A South Carolina woman has been reunited with her purse — 25 years after it first went missing near a lake. Local fishing enthusiast Brodie Brooks, 11, reeled in the waterlogged handbag during an afternoon at Lake Hartwell, near Anderson. In a stroke of luck, one of Brooks' relatives recognized the owner of the purse from an old ID and returned it to her. April Bolt, now 49, no longer needs the bright lipstick or hair-teasing comb that were also found inside — but was thrilled to have her now-adult son's baby photos back. "It's a serious time capsule," she says. "It meant the world to me." Christina Colizza

9:57 a.m. ET
Rich Fury/Getty Images

It's official: Ryan Seacrest is returning to host the American Idol revival. More than two months after ABC announced that it was bringing the singing competition back to the airwaves, Kelly Ripa finally confirmed Thursday on Live! With Kelly and Ryan that the show's longtime host will be coming back, too.

Seacrest hosted American Idol since its start in 2002, and he said it's "an honor, if not a bit surreal" to be returning to host Idol just a year after Fox canceled it last April following a 15-season run. "Very exciting," Seacrest said. "First of all, I don't know if you've ever been in a 15-year relationship and for a reason you really don't know you break up … I thought, 'Gosh, it'd be great to get back together at some point.'"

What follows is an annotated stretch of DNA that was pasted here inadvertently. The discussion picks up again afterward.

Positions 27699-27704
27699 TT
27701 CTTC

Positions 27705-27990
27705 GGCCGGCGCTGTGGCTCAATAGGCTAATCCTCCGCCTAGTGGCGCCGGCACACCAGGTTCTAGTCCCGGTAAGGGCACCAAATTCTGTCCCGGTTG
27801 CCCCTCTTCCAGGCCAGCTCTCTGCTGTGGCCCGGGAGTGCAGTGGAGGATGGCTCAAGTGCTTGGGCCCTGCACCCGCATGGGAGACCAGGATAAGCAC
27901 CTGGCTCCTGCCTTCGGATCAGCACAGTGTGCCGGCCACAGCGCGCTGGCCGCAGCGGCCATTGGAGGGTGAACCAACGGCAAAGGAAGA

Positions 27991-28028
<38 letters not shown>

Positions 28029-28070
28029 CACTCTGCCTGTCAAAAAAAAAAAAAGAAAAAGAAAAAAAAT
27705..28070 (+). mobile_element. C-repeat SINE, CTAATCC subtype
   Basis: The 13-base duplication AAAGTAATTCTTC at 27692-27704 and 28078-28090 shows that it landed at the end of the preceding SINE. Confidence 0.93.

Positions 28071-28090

ABC, which announced in May it would be reviving the beloved show, is equally excited. "We are thrilled to be ushering in this new era of American Idol with Ryan at the helm," said ABC Entertainment President Channing Dungey. “So much of American Idol's overwhelming success can be attributed to Ryan."

In-person auditions for American Idol start Aug. 17 in Orlando, Florida. The new season is slated to debut in 2018. Becca Stanek

9:54 a.m. ET

Precisely six months ago, President Trump was administered the oath of office by Chief Justice John Roberts. "We will face challenges," Trump said in his inaugural address, "but we will get the job done."

The "job" in question had been outlined in part by Trump himself in late October, when he released his "Contract with the American Voter" that outlined his promises for the first 100 days of his administration. Ever ambitious, Trump promised to introduce and pass 10 bills by his 100th day, including a major tax relief plan; a law to fully fund his wall along the U.S.-Mexico border; and, of course, a plan to repeal ObamaCare and replace it with "something terrific."

Trump's 100th day in office was April 29 — and by then, he'd accomplished almost none of his stated goals. But as the deadline loomed, the president was quick to dismiss the 100-day mark as a "ridiculous standard."

In fairness, even former President John F. Kennedy made sure to disavow the arbitrary date in his inaugural address in 1961. After all, 100 days isn't even a round measure of time! What else in life is measured by what you accomplish in 14.285 weeks, or 3.333 months? So let's give Trump a break. Let's look at what he's done in, say, six months' time, given Thursday marks his six-month anniversary in office.

There: half a year, nice round number, and total Republican control of Capitol Hill that whole time to boot. So, now how's it going?

Oh. Kimberly Alters

See More Speed Reads